By René Paula
If you, like me, sat through middle school history class, you’ve probably heard of a hunter-gatherer society. These societies divided labor into two groups: hunters went out, sometimes for days at a time, to hunt for game, while gatherers spent their time gathering roots, fruits, vegetables, and anything else they could find. These pre-agricultural societies were some of the first known examples of division of labor, and they provide great ideas for how to effectively organize your M&A team. That being said, I’d like to add a third group to truly form a cohesive, efficient M&A team: cultivators.
Bringing together an intentional mix of hunters, gatherers, and cultivators will ensure that your M&A team is not only strong but also successful.
Hunters source the deals you are seeking. They go out on the hunt for whatever your group is looking to acquire. Without hunters, you may stumble upon some of what you’re looking for, but you’ll often be late to the game. If a group of Stone Age hunters found the remains of a wooly mammoth that someone else had killed, that didn’t help them—the meat would have already been picked clean by other predators. Similarly, if you don’t have hunters in your group, you won’t find what you need at the right time. If your company is looking to acquire a number of smaller businesses, hunters are essential to locating and identifying potential targets so that the next group, the gatherers, can do its thing.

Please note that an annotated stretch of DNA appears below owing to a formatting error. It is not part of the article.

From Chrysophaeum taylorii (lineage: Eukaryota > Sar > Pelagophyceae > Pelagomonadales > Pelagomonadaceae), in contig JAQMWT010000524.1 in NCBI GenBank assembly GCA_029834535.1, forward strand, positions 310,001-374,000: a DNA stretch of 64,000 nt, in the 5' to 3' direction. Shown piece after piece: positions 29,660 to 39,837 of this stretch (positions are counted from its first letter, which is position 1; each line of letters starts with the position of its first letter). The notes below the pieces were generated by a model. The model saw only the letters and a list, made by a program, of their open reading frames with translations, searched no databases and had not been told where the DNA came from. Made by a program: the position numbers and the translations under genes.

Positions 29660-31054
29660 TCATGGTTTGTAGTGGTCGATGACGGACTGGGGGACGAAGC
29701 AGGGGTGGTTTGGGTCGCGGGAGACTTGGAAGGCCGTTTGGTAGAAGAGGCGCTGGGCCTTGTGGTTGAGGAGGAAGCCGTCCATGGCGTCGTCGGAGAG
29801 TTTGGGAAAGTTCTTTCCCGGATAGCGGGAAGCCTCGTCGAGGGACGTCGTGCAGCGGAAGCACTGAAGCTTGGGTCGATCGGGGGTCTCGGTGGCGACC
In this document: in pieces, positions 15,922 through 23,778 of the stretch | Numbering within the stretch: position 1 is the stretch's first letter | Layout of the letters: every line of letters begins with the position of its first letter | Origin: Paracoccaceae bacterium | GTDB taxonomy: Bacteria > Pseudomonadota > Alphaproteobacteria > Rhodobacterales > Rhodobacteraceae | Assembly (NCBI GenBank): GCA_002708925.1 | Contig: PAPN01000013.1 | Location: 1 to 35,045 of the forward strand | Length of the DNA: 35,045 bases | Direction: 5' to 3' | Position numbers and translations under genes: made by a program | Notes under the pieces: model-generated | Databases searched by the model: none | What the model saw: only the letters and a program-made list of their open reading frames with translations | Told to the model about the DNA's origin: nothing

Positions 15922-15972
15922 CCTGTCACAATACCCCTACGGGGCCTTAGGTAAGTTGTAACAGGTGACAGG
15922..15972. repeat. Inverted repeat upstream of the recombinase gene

The next group you want on your team are gatherers. Just as traditional gatherers went out to find fruits and vegetables to help sustain the society, your gatherers will also forage, collecting information that will help ensure a successful process down the line. Once your hunters have identified a target, your gatherers will spend the time to court the company, learn more about it, perform the due diligence, and negotiate a transaction. Gatherers include multiple specialists from your finance, tax, and legal divisions. Gatherers will take the deal through closing.
The final part of your team will consist of cultivators, who nurture the deal from closing through to success. Once primitive societies had surplus fruits and vegetables, they were able to take seeds from their leftovers and plant them. This allowed them to grow new foods and provide crops for the future. In the same way, your cultivators will make sure that a deal succeeds after closing. This is where most transactions fail. When the hunters and gatherers move on to secure the next deal, many buyers struggle with so-called post-merger integration, or PMI. While a company may assign a specific business unit to own the assets of a new acquisition, the key players usually don’t start to figure out how the two companies can actually work together until after the closing. Instead, you can use your cultivators to act as the glue between the deal team and the core business, establishing an action plan to maximize value from day one. Cultivators follow through on strategic business plans to integrate and grow the potential value of the new combination.
Understanding the need for hunters, gatherers, and cultivators and utilizing all three groups together are the keys to maximizing the efficiency and effectiveness of your M&A team.